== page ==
While crowdsourcing for this article, I realized how many of my friends and family no longer have their abuelas in their lives.

I am blessed to have my grandma Nora (my dad’s mom) and my Nana MaryLou (my mom’s mom) in my life today. Two completely different women who, oddly enough, went to elementary school together. They reconnected years later when my parents started dating. 

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Nora loves puzzles, and MaryLou enjoys quilting (with an occasional glass of wine). They both appreciate good Mexican food, listening to Vicente Fernández and Ramon Ayala while surrounded by family. Like with most grandmas, it’s the simple things that make them happy. 

Grandmas are truly a gift, and that’s why we asked five abuelas about the happiest moments in their lifetime. Plus, the advice they have for the younger generation. 

Playing outside in El Salvador with my siblings before the war

Photo Courtesy of Lola Valle

My happiest moment was when I was 14-years-old. I remember playing outside of my house in El Salvador with my nine siblings before the El Salvadoran Civil War in 1979.

It brought me joy as a teenager to be able to go outside to get basic things like food and water without being fearful of the war that was going on outside of our home.

My advice for the younger generation would be to live life to the fullest. Travel and enjoy your youth because you’re only young once, and there is only one life. As told to mitú by Lola Valle, 71.

Becoming a Nana

Photo Courtesy of MaryLou Ramirez

One of my happiest moments was seeing my children being born, and of course, the second one, and this part was a really happy moment for me, was when Chris and Cece, my first grandchildren, were born.

Especially with Cecelia, I remember coming around the corner honking my horn, honking, honking because it was a girl. [Laughs] And, of course, Chris. All of them really, but you know, those were the first two. So I was happy to see my children having children and the feeling of becoming their Nana. Now, I have 36 grandchildren and 37 great-grandchildren. 

Happiness is so different for everybody, but remember to try to understand and love each other. That’s the main thing. And try to keep your children all together. At least stay in touch with each other. You don’t have to be hugging and all that as long as you know everybody is alright. As told to mitú by MaryLou Ramirez, 81.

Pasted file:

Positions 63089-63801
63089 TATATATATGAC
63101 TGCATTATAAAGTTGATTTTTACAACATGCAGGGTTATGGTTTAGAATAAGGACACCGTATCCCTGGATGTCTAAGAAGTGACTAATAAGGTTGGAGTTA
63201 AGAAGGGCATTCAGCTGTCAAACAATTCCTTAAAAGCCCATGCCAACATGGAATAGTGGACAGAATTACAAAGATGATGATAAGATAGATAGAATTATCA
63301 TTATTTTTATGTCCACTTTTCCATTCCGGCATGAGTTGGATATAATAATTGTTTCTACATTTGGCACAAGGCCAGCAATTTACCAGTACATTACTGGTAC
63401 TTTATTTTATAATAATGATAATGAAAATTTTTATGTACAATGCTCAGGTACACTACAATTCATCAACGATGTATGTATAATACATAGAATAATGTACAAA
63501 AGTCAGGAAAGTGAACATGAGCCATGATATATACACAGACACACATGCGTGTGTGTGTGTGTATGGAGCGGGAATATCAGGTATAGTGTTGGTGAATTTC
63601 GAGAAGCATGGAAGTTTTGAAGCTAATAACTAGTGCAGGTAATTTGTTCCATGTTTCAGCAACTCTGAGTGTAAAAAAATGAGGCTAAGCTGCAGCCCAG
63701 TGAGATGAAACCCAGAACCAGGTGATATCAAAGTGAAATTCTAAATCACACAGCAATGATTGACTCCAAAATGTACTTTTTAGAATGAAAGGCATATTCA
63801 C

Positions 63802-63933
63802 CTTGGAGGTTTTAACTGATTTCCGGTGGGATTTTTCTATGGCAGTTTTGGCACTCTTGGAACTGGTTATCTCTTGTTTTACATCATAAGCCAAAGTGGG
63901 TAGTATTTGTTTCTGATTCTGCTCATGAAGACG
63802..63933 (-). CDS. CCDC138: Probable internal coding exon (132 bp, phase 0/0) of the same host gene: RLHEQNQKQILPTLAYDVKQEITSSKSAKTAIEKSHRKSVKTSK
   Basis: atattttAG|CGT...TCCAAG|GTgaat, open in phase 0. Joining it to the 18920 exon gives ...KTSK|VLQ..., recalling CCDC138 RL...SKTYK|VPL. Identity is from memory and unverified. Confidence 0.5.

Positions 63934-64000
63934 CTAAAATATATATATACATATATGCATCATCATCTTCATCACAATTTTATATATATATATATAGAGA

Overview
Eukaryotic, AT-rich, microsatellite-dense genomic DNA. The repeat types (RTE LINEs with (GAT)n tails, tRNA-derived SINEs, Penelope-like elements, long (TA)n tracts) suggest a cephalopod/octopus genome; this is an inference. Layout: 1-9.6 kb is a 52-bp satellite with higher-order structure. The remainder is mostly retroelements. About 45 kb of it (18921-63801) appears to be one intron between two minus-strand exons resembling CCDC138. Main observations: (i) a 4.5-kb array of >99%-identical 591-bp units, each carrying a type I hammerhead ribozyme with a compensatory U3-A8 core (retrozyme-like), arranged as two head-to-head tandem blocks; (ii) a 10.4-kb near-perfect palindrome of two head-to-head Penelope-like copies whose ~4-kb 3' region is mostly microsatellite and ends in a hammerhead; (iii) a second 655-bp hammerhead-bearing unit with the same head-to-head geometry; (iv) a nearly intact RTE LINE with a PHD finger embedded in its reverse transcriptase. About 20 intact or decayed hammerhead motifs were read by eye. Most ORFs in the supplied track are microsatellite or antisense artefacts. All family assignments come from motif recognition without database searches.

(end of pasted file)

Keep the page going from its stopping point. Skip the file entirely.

Giving birth to my first daughter and seeing my family during COVID-19

Photo courtesy of Eleanor Barraza

The happiest moment of my entire life was when I had my first child. When she was born, she was born with teeth, and the nurse took her all over the hospital, showing everybody. Finally, I had something of my own, my baby.

At first, I was scared because I had never been through pregnancy and labor before. My family brought gifts to the house after I had her. And since they knew she was a girl, everything was pink. Her father and I married through court, and we were married for ten years before he passed away. 

Now, especially during COVID-19 and recovering in a physical therapy treatment center, my happiest moments are seeing my grandchildren and great-grandchildren. I miss them so much. On Saturday, the facility allowed for indoor visiting, and my oldest daughter came to visit me with her granddaughter, Meeah. I felt so happy that I got to see her finally.

If you want to be happy, surround yourself with family on all occasions. Go places you enjoy and eat the foods you love. As told to mitú by Eleanor Barraza, 81.

Becoming a mother and my first holy communion

Photo Courtesy of Maria Guadalupe Rivera

I was happiest when I became a mother for the first time to my oldest daughter. I was so excited to hold my baby for the first time. Also, when I made my Holy communion. I felt like I was getting closer to God, and I would be able to receive my Holy sacraments.

For younger people, I like to say respect yourself so others can respect you. Study hard so you can have a good career. I congratulate you, the writer, and the outlet, FIERCE, for what you are doing and getting information out like this for our culture and generation. As told to mitú by Maria Guadalupe Rivera, 72.

The expansion of my family

Photo courtesy of Louise Cancino

The happiest moment in my life was when my children were born, especially my grandchildren. It brought me joy because they’re an extension of me. A mother has so much love for her children, and so much more for her grandkids. 

My advice for younger people is to be proud of themselves and who they are. Do not worry abo